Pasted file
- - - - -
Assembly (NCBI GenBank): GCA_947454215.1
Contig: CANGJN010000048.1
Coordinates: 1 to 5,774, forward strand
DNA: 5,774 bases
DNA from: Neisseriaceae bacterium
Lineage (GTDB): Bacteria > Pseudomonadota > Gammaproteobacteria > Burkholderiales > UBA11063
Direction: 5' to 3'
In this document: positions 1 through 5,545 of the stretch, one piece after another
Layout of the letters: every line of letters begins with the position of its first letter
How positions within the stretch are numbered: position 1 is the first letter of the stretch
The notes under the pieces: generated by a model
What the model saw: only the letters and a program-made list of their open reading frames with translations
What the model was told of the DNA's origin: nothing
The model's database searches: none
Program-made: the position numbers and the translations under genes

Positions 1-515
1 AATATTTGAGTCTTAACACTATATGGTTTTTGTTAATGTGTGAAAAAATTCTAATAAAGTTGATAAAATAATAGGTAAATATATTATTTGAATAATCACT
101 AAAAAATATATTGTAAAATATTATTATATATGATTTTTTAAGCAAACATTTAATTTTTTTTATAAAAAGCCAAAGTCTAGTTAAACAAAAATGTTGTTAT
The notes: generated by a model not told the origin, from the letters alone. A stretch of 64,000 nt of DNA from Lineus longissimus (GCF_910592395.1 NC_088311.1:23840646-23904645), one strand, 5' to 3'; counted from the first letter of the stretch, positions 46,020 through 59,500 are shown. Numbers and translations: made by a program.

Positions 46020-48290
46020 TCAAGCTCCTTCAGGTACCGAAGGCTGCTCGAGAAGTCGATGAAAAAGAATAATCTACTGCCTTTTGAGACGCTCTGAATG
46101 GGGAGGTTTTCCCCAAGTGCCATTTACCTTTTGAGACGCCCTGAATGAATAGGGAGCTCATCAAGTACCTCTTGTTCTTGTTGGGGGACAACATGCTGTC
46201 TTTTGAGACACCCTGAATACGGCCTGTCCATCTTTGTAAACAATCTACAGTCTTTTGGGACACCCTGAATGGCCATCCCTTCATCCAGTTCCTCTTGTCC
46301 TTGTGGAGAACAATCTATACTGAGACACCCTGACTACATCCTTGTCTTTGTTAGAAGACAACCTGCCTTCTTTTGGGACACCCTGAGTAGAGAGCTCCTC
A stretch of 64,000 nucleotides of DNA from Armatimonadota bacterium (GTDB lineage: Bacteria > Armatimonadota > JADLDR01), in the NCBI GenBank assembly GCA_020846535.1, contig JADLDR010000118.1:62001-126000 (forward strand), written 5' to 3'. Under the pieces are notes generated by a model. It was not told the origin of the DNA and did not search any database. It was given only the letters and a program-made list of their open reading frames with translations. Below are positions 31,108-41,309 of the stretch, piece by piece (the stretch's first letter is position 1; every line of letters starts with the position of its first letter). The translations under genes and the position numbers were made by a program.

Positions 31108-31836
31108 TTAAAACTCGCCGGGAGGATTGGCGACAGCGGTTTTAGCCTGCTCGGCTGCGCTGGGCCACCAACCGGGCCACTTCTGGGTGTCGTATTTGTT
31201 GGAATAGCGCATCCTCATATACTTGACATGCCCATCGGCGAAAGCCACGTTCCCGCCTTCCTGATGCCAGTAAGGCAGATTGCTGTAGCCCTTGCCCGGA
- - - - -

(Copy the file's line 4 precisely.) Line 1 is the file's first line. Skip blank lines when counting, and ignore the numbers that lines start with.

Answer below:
DNA: 5,774 bases